Wow, it’s been ages since I’d last reviewed a book on this blog! Life has been pretty busy with 2 kids in tow nowadays. Sneaking in a book to read is a real luxury these days…
My sister passed me this book when I got tired of almost every book on our bookshelves. When I read the blurb, I was immediately indignant because it’s a book about baby boomers i.e. people who are in their 40s – 50s.
Ouch, I was born in 70s thus this book hit quite a nerve as I was feeling kinda old (creaky bones!) after giving birth to my second baby
Anyway, she asked me to give a try as she said it’s quite a fun read. Yes, I agree that it’s a “light” book, definitely in the “chick-lit” category but personally, I feel that it’d only be fun for baby boomers who are CRAZY over the disco era.
Like I said, I am not a baby boomer so I couldn’t really get excited over the main character, Susan’s “obsession” with clothes and memorabilia from the disco era.
Here’s what I like about the book:
It’s an inspiring story about women helping women. Women setting up successful small businesses, which are run by mostly women. It’s about beauty, dancing and high fashion.
Here’s what I don’t like about the book:
1. Susan’s life is already perfect: She’s beautiful, she runs a fun and successful hair salon business called the “Disco Diva”, she has an amazing staff and she has an adoring husband who has truckloads of money to dote on her space-taking hobby of hoarding disco era clothes and memorabilia. It’s really hard to feel empathy for her especially when she’s even got a fairy godmother who grants (pun intended) her her dream!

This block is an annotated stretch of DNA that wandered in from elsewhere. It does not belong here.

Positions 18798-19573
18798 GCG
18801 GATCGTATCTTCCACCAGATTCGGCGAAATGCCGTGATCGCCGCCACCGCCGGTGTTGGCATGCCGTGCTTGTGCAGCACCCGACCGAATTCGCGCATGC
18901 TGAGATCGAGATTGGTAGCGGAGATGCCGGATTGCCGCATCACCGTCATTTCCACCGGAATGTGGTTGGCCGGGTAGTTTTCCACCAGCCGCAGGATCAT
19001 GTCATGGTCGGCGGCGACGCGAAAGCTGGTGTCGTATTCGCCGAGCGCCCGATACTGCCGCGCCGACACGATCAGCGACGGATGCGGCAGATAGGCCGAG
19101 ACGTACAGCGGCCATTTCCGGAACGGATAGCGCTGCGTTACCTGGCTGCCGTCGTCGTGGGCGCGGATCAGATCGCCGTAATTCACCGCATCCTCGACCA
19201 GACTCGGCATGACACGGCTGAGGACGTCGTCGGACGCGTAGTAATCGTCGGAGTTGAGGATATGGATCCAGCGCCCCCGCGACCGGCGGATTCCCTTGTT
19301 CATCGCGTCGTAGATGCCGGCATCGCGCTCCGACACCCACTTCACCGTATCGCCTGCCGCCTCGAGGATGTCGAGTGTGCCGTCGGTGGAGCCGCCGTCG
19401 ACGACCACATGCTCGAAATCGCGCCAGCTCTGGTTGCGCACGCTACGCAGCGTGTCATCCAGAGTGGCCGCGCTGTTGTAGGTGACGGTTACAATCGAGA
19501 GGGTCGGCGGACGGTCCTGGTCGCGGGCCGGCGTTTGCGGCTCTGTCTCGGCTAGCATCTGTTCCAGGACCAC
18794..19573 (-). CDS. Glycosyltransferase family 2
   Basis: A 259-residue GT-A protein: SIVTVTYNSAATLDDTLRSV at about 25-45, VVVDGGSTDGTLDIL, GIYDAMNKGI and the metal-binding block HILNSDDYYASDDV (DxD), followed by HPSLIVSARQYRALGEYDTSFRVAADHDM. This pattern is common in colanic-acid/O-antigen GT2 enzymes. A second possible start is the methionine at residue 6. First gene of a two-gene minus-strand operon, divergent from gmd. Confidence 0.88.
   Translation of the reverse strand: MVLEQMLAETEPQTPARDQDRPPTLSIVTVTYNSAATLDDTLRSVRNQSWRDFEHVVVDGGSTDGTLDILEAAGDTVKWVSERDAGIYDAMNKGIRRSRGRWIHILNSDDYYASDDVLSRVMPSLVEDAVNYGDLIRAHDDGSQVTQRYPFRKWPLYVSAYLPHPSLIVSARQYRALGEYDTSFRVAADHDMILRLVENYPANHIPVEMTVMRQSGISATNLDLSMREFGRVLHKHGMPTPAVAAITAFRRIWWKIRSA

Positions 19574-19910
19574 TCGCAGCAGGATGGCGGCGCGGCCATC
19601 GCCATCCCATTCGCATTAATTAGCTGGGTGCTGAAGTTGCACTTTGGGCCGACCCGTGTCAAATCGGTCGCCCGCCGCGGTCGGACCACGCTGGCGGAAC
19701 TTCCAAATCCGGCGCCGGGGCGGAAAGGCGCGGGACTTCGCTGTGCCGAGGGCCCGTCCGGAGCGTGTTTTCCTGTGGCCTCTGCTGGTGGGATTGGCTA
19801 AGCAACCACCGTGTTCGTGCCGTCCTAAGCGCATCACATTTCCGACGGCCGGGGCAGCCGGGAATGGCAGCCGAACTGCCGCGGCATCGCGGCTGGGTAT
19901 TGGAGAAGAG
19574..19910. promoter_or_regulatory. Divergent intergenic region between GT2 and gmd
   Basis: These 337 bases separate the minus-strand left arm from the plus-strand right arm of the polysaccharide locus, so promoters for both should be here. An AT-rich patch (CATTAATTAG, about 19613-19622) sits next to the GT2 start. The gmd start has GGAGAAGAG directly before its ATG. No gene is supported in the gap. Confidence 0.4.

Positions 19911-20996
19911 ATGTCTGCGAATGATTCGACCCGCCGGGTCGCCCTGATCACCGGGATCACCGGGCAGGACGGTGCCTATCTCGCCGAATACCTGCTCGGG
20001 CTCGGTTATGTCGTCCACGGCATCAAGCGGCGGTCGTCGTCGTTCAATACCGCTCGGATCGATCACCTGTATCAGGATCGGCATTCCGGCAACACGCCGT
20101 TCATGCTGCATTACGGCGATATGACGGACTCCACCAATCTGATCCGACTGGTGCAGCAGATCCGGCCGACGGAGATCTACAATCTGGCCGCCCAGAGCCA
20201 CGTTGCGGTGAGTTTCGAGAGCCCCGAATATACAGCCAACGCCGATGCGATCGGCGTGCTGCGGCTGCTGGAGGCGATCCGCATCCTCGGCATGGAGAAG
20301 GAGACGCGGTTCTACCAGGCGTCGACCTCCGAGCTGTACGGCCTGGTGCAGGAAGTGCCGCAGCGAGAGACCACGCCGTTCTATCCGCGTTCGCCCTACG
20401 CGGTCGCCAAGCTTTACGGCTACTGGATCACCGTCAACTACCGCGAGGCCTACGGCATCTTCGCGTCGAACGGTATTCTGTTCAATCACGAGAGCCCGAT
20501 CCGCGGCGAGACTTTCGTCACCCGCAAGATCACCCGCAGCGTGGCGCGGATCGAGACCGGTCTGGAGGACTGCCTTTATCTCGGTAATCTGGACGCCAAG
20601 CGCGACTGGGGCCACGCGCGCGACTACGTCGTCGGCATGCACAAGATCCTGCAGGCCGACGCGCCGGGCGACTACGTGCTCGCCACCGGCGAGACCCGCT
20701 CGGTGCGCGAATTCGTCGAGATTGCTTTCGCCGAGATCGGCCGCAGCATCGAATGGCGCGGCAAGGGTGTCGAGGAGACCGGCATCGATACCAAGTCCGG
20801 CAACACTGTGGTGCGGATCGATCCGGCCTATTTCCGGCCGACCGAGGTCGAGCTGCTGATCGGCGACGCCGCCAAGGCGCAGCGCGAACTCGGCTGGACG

2. Susan’s crazy idea of a Disco Museum is so environmentally-unfriendly. I shuddered when I read about the giant air conditioning units set up not to mention the high energy cost to cool the huge complex (ironically named “The White Elephant”) located in what seems like a desert area of Las Vegas…
3. Susan’s Christian “missionary” work in the highly superficial world of Las Vegas is too good to be true. Maybe I’ve watched too many episodes of CSI Las Vegas to believe that there are actually people like her trying to do a bit of good…
4. I felt that not enough credit was given to Loretta, the lady who works at her hair salon. She kept her core business running smoothly while she pandered to her life-long dream. For all her “Christian” goodness, Susan somehow seems to value her benefactor, Lilly, her husband and her online friend, “Baby boomer Pat” (who encourages her via email) above the person who is doing a lot of grunt work while she dances around pursuing her dream.
5. Ultimately, I find that Susan is a bit of a show-off. The entire book is all about her glitzy lifestyle in New York during the disco era, her expensive clothes, her relationship with a rich tycoon and her name-dropping considering her constant chit-chat about being a good “Christian”?
Again, I have to repeat that I am NOT a baby boomer, which may be the reason why I didn’t really find this book a good read. The books has been getting good reviews by baby boomers on Amazon. If you’re a baby boomer, you like disco dancing and you like Andy Warhol, then you should check out “You Make Me Feel Like Dancing”
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